David Blecken
Jul 31, 2013

Experimentation critical to good marketing: Diageo's Venky Balakrishnan

Q&A with Diageo’s global VP for marketing innovation, on the sidelines of the Cannes Lions International Festival of Creativity 2013

Balakrishnan is based in New York
Balakrishnan is based in New York

Campaign Asia-Pacific spoke to Balakrishnan at the Cannes Lions International Festival of Creativity last month.

What exactly does a marketing innovation head do?

Our function is different from product innovation. Fundamentally, it’s about finding new and richer ways of engaging with consumers. The division was formed to be upstream from the rest of Diageo. We experiment on a small scale and if that is a success, we take it out to the rest of the company. We exist to take advantage of new opportunities. Any inflection in a category creates opportunities. But if every brand [within Diageo] were to spend a lot of time doing [what we do], it would be very inefficient.

How closely do you work with technology companies?

It’s massively important to have a direct relationship with tech companies; many of them would call themselves our partners. One of the reasons is that these [platforms] have grown so fast globally that staying on top of it all is a full-time job. Things are changing so fast that we’ve realised that to go through the usual chain of specialists and agencies is not always the fastest way of getting things done. We’ve also found the need for wholesale raising of capabilities and sometimes learning from the source is fantastic.

We’ve also had a brilliant relationship, in the sense that many tech companies have grown so quickly that for them it’s not just a question of understanding users, but also geographies. As they’re trying to figure out how to work with brands, we’ve given them insights into markets we’re familiar with that they aren’t. It’s a wonderful give-and-take. Sometimes we become involved with very interesting things [that others are not privy to] simply because we are willing to jump in there and try it out.

Do marketers today really need to become ‘tech’ people as well?

I don’t sit in the IT department. I’m still a marketer. Everyone thinks it’s about technology, but looking at this area with a strong leg in marketing makes it a much easier bridge to people. Translation is needed for how the tech world does business and marketing does business. The consumer is the connection. Having this within marketing is really helpful for us, but technology is a means to an end. Sometimes it allows a richer means to that end; if not, you realise you’re just chasing a fad. We find ourselves making those mistakes, but coming at it from a consumer viewpoint really helps.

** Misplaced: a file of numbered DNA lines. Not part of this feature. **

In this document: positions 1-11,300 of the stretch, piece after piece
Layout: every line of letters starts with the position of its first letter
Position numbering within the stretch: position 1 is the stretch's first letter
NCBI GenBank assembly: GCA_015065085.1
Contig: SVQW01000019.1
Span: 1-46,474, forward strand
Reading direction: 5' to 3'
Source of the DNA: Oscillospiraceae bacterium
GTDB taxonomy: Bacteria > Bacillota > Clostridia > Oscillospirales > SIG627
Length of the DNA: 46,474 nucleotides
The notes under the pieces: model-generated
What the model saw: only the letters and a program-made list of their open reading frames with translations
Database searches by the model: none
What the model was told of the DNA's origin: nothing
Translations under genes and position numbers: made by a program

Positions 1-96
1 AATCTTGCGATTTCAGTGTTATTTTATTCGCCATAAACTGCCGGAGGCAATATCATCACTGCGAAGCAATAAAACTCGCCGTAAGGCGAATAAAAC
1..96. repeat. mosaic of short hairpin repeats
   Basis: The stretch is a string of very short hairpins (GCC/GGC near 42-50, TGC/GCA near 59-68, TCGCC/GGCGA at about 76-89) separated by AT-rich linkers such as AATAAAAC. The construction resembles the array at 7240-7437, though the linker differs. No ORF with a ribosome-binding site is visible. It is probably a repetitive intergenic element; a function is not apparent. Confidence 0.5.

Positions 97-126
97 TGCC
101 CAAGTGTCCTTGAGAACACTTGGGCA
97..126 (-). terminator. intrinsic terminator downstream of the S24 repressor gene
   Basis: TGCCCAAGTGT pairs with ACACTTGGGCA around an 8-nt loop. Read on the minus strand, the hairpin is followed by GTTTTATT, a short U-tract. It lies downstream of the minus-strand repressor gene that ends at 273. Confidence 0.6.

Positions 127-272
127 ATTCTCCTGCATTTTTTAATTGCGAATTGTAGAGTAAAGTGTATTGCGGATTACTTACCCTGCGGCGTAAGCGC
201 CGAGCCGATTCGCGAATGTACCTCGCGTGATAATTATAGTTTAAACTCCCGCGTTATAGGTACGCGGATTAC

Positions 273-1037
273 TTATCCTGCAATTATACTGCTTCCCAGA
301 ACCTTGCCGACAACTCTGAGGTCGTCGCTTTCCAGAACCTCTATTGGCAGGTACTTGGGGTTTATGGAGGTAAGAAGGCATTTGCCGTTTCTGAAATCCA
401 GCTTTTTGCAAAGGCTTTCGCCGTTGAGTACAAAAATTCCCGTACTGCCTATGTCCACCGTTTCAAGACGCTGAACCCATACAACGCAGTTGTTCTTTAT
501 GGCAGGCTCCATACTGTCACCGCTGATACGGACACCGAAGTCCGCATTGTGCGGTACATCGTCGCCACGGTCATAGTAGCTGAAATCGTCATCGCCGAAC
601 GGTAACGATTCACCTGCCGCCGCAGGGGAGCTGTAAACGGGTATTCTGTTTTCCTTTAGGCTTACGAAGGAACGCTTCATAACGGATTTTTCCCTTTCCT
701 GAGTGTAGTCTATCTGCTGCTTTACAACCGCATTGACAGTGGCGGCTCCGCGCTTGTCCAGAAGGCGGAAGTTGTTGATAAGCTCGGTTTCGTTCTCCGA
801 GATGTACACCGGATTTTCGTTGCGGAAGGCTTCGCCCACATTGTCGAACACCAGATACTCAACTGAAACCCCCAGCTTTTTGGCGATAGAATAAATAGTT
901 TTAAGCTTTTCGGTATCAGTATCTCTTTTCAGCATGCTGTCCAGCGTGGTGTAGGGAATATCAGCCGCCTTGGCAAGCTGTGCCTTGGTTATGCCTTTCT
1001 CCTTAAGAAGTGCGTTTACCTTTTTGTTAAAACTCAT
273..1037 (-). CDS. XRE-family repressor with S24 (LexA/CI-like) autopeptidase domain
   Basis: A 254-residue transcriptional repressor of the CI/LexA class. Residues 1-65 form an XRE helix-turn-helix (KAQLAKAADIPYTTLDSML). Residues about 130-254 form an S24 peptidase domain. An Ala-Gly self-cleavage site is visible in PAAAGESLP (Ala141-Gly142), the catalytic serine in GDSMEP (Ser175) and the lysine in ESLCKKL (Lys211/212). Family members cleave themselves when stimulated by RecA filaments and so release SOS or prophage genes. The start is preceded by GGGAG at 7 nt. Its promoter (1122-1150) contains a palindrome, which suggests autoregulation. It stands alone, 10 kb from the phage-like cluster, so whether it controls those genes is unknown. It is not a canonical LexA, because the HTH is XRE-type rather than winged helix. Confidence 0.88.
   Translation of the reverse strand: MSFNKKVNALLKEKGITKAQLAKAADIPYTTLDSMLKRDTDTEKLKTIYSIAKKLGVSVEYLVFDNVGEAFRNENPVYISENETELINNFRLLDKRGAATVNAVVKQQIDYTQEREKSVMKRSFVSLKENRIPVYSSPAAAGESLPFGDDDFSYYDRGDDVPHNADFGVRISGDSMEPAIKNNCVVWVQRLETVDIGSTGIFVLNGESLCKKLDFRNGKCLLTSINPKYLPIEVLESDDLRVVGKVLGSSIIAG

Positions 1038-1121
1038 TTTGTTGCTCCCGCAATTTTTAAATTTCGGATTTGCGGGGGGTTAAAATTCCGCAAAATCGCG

Some markets in Asia are obviously much more mature than others. Does this make it difficult for you to achieve consistency?

Our markets may be at varying stages of development, but I think technology is more borderless. It levels the playing field for us. We can start something in one market, then scale it because people are really using platforms in the same way. The internet doesn’t work in the way companies work; it works in the way consumers want it to work. I think consumers vary more in their drinking habits than in their technology usage. There are some cultures where people share more, there are unique local platforms… but if you look at what people are doing, how they engage with content, there are similar patterns.

Is the industry’s enthusiasm for content marketing justified?

It’s a massively important area. We have someone whose full-time job is to find the right content for the right screen. What you choose to engage with on a smartphone is very different to what you would on a tablet. We have to make sure it’s something people really want to watch and share. The rules of great content were the same before all this technology came along. But this is why we work absolutely hand-in-glove. The internet is the world’s biggest haystack. Even if content is great, it can easily just end up a diamond in that haystack. One role that technology has is to help consumers engage with content in the right way. Content needs technology as much as technology needs content, otherwise it just gets lost with all the other cat videos out there.

Does Diageo aspire to become a media company in its own right as some have done?

There are people out there for whom content production is their core business, but we prefer to work with specialists. We also crowdsource content. It’s about identifying the best partner depending on the kind of content you want to produce. We’ve spent a lot of time working with YouTube to understand what works on their platform. It’s physically impossible to be good at all those things all the time if you choose to do it in-house.

How comfortable are you with giving consumers control of your brands?

With all our experiments, we make a prototype into a working prototype and that becomes the basis of a pilot. When you build something, it’s no longer theoretical. The best way is to build something and put it in people’s hands. In my space, you get a lot of feedback, good and bad. If it’s mostly bad, you know you should stop. Suddenly you find you don’t need a 20-page PowerPoint deck. It’s there in front of people to play with. The world has come to a place where people are not expecting everything to be perfect all the time and as long as we acknowledge that, we can do things significantly better than we used to.

The article first appeared on Campaign Asia

Source:
Campaign India